|The Pittsburgh History & Landmarks Foundation is pleased to announce a grant of $41,378 from the African American Civil Rights Grant Program, through the Historic Preservation Fund administered by the National Park Service, Department of the Interior.
The grant will enable PHLF to design an educational program around the National Negro Opera House, that will not only highlight the history and significance of the building in African American history, but also the importance of its restoration and preservation. The program will be titled, A Legacy in Stone: Homewood’s National Negro Opera House and the Confluence of Pittsburgh’s African American Culture.
“We are delighted to receive this grant, which will enable us to not only deepen our understanding of the significance of the National Negro Opera House and its place in American history, but also tells the greater story of the African American experience in Pittsburgh in the first half of the Twentieth Century,” said PHLF President Michael Sriprasert.
As part of this program, PHLF will prepare and submit a nomination of the National Negro Opera House for listing in the National Register of Historic Places. This will include the creation of an educational component to explore the history of the building, bringing an understanding of the depth of Pittsburgh’s African American cultural legacy to a younger generation of students.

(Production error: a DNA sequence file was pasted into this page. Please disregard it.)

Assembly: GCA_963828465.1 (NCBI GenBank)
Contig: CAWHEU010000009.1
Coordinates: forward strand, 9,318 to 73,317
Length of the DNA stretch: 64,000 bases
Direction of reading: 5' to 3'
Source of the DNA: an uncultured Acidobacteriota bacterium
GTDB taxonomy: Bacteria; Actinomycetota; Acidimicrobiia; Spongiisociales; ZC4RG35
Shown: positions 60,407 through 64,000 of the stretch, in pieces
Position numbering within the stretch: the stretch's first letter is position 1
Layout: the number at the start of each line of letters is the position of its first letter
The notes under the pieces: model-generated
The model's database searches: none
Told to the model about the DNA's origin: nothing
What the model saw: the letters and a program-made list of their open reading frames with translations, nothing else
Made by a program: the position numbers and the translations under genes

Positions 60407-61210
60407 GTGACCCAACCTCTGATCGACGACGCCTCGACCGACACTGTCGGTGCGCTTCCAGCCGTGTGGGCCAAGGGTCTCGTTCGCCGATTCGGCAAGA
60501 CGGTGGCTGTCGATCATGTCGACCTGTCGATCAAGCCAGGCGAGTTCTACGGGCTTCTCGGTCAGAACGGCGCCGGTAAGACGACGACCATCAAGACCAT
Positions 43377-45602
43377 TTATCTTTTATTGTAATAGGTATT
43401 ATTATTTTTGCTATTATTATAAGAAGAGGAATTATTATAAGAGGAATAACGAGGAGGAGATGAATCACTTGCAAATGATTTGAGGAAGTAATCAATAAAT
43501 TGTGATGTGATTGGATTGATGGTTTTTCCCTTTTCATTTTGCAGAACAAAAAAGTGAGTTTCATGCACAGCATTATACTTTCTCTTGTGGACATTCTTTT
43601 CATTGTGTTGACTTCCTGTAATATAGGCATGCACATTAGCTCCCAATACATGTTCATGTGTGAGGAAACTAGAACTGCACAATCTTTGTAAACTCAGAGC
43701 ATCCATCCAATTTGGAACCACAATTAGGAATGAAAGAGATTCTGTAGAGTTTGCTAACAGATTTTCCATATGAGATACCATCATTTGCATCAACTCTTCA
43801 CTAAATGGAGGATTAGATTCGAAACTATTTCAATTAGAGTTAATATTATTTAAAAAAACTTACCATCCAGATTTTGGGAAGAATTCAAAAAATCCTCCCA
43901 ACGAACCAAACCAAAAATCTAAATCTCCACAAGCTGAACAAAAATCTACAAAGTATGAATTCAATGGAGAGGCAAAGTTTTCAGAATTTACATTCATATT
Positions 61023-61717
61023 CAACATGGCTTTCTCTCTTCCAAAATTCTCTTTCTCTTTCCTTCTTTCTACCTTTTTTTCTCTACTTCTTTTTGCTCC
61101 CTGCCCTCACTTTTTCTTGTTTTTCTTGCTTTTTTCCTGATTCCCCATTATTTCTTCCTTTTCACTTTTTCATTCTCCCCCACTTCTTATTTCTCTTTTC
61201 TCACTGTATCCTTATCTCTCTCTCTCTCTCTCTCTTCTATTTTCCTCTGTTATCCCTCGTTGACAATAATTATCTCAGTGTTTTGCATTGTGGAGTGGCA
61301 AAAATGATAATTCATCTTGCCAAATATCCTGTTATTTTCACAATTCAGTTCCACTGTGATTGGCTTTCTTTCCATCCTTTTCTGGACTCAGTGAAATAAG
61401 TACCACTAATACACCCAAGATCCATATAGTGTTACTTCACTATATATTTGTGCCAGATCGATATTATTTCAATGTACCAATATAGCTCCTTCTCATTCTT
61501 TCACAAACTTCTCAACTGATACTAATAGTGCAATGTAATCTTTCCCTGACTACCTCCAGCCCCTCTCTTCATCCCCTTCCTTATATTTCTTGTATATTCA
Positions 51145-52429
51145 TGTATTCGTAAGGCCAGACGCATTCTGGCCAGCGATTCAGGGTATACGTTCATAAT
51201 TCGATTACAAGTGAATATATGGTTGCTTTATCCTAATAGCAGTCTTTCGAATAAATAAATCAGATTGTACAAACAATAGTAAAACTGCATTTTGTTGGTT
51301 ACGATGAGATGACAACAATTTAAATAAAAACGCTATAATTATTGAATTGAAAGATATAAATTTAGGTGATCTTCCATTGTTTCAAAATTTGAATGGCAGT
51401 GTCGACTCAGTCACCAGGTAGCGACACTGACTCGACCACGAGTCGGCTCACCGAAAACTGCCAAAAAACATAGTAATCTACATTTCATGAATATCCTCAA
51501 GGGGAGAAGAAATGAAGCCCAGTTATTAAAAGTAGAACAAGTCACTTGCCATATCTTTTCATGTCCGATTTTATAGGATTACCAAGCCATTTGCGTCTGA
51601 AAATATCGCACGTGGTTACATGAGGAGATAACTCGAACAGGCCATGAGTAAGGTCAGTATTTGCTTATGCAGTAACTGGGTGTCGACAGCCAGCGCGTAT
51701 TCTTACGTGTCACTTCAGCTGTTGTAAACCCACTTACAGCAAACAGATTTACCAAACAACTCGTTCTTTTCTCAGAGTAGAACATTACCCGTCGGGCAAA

This grant is one of 53 projects in 20 states funded by a total of $15,035,000 from the National Park Service’s African American Civil Rights Grant Program.
“This grant makes it possible for us to work with educators in sharing the history of the National Negro Opera House with more students, helping even more people learn about and appreciate the significant African American history reflected in this landmark building in Homewood,” said PHLF Co-Director of Education, Sarah Greenwald.
Listed in 2020 as one of America's 11 Most Endangered Historic Places, by the National Trust for Historic Preservation, the Queen Anne-style house in the Homewood neighborhood of Pittsburgh, was once a place of prominence for African American entertainers, musicians, and sports figures.
It served as a lodging house and a community space for prominent African Americans visiting Pittsburgh during the era of segregation when it was not easy for African Americans to gain lodging in white-owned establishments. It is currently undergoing efforts to renovate and restore it by a group of stakeholders led by its owner Jonnet Solomon.
Our organization has been working with Ms. Solomon to help implement a strategy of restoration and renovation of the building. This includes an initial stabilization study to assess the feasibility of restoration and an ongoing engineering assessment of the building to analyze stabilization of the hillside behind the house and restoration of a historic wall along the property.